It’s really frustrating to spend countless hours designing a document or packaging only to discover that your printer has the audacity to print the wrong colors. The issue is not necessarily with your design. The problem is that not all printers use the same information or interpret data in the same way.
It turns out that the best way to define colors is to use numbers associated with various pigments. Numbers don’t lie to us because the number values don’t change. Instead of recognizing red, green and blue (RGB) values, for example, high-end digital printers use a color wheel of cyan, magenta and yellow (CMYK). These variances make a big difference and result in different secondary and tertiary colors.
Here, we’ll take a closer look at why printers don’t all print the same and what you can do to get the best color output possible.
Why is This Happening?
First, let’s consider that in a typical desktop program like Microsoft Word, the colors you choose are represented by the RGB system which is intended for viewing on a computer monitor, not the printed page or products. Now imagine you invented a product that contains both plastic and metal components, and both materials need to be bright red. You found a manufacturer who can build your product, however, you want both the plastic and metal to be the same, exact red color you specify.
With so many shades of red available, how are you going to do it? The good news is that you can specify the color of your product based on the CIE Chromaticity Diagram, also known as the LAB color space. In this diagram, all colors in the same location in this color space look the same to a standard observer. The LAB color space is the Universal Translator for different devices. This includes printers, but because your desktop program might use different starting values than your printer (RGB versus CMYK), the colors you expect to see on your printed document are often disappointing.
How to Get It Right
If you print to an inexpensive desk jet printer from a big box store and I print the same document on a printer that costs thousands of dollars, you’d certainly hope to notice a marked difference in print quality and expect the higher-end printer to perform better. And it would. That’s because most printers intended for higher-output business or commercial purposes have the right translators to take the device information from the input source to the output source. Without the right color translation, even the most capable high-end printer will have problems.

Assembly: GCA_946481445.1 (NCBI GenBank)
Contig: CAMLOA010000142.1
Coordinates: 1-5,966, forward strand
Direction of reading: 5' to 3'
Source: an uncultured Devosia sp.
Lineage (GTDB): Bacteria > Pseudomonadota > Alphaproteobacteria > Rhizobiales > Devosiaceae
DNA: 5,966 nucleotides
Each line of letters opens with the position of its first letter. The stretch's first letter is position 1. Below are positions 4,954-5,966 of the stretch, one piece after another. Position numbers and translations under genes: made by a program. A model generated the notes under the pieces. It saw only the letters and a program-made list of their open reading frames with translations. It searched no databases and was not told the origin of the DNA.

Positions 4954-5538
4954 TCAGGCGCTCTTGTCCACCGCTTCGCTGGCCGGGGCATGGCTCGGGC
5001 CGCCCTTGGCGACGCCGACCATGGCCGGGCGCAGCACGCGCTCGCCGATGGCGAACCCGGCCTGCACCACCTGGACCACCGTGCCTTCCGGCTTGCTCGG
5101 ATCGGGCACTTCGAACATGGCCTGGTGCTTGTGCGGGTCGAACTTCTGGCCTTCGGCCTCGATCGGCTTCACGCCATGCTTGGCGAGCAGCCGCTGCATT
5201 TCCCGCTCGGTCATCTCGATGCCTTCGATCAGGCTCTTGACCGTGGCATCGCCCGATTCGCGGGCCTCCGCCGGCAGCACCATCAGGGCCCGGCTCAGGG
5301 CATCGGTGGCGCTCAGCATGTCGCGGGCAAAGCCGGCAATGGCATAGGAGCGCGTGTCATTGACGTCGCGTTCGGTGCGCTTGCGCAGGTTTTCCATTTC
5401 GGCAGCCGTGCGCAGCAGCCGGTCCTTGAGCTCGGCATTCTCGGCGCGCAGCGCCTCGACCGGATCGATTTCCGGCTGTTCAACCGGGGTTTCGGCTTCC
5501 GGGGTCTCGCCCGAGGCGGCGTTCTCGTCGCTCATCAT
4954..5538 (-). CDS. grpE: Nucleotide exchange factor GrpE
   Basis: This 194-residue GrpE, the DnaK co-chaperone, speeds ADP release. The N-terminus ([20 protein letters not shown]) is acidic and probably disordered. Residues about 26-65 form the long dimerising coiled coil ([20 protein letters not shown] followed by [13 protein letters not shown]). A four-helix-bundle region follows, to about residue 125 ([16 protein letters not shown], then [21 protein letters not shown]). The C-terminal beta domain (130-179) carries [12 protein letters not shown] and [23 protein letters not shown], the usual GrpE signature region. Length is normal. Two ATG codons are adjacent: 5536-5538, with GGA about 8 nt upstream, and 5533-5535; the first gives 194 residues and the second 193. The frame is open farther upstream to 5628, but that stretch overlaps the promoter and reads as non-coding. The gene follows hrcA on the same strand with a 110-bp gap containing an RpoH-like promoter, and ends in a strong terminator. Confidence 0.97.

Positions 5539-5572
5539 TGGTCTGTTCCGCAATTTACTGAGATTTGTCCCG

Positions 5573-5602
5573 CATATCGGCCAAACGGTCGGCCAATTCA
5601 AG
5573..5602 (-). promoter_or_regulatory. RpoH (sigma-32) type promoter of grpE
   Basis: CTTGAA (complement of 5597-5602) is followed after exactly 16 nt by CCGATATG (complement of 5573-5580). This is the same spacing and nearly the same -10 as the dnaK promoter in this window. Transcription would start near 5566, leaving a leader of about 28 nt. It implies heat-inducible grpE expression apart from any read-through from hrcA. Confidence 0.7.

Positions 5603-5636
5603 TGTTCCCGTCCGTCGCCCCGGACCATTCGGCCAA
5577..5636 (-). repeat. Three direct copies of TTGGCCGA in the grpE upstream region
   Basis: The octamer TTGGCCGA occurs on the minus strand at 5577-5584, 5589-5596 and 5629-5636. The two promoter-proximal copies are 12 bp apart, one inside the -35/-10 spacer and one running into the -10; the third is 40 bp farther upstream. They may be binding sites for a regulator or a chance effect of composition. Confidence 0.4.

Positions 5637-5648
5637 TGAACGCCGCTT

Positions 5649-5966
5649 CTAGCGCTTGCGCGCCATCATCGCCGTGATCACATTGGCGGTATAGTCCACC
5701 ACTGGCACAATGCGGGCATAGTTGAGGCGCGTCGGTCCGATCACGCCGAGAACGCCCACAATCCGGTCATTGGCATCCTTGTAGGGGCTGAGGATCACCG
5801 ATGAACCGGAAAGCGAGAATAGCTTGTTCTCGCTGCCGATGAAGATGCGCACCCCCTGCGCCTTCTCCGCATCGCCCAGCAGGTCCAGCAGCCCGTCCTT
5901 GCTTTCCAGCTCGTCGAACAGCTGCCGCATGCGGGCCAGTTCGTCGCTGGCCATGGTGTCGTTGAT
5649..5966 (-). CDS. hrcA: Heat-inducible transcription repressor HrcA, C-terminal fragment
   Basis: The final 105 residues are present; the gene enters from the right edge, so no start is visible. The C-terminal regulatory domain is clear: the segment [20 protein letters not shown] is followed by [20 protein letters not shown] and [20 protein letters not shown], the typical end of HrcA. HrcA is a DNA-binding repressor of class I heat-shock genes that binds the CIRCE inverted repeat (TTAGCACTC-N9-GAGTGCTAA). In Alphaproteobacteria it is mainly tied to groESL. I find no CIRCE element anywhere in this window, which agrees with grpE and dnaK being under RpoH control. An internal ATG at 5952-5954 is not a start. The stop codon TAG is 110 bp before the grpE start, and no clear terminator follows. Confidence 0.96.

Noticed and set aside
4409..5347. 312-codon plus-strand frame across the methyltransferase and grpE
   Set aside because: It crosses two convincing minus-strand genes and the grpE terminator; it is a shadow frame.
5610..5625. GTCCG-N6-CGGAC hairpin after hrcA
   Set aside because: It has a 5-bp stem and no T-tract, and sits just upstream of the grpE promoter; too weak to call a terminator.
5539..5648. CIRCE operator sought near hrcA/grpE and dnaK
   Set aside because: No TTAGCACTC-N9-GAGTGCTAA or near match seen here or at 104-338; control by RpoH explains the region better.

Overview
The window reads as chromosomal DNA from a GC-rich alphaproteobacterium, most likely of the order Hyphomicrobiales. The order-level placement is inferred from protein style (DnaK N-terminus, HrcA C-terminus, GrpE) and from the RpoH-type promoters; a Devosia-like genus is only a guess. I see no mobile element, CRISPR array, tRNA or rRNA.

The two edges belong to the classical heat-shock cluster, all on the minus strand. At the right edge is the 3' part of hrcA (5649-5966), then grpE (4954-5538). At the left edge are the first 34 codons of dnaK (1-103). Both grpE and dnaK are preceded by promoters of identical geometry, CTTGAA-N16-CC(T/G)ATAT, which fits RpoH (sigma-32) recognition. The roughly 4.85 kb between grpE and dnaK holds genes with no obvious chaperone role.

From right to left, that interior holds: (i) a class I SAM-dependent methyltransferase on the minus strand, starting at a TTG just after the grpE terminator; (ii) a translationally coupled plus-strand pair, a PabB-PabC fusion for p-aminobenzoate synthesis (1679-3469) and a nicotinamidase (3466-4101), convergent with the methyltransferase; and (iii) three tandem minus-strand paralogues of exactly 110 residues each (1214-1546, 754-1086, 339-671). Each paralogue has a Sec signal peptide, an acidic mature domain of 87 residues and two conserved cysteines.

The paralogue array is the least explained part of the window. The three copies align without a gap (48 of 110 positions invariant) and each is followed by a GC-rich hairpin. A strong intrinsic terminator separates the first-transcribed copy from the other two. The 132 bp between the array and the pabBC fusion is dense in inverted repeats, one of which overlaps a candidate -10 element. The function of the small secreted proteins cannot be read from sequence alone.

Production print specialists with a printer that can sometimes exceed $100,000 in cost will use a Color Management Module (CMM), a software that does the calculations to convert files from one color profile to another. Examples of CMMs include Adobe ACE, Heidelberg CMM, Kodak CMM, Agfa CMM, and others. On a $100 desk jet printer, you have very little control over what the CMM is doing, but on the high-end printer, there is quite a bit of CMM control of input and output color space profiles.
Considerations When Designing Print Collateral
Taking a step back, consider what color space you work in when designing your document. You’ll likely work in the RGB color space. We can, on higher-end printing systems, set the raster image processor (RIP) for the color space profile based on your input source. That means we can set the RIP for RGB, but when your file is processed, it can keep the original color intent and translate it into the correct CMYK output profile.
Because of this, you will likely see a significant color difference between the desk top printer and the high-end printer. Once you tweak your formula to get exactly the results you need on the better printer and lock in your settings, you’ll get the color you want each and every time.
You may need to make some tweaks to get the print results you want. It’s important to have realistic expectations from the onset and understand how the world of printing works as it relates to color management and color translations between different color spaces. Having a consistent color management system in place, whether it be big or small, will help you see the results you desire when printing in color.
Overcoming the differences between on-screen color and what ends up on the printed page is just one of the issues facing production print shops. Learn how to tackle other issues in our infographic, Overcoming the Top 5 Production Print Challenges. Just click the link below.
The Gordon Flesch Company is the largest independent Canon dealer in the nation, and we’d love to show you how our print experts can help you manage the entire color space and achieve vibrant, consistent results. Reach out to us today for a no-cost, no-obligation assessment of your print production needs.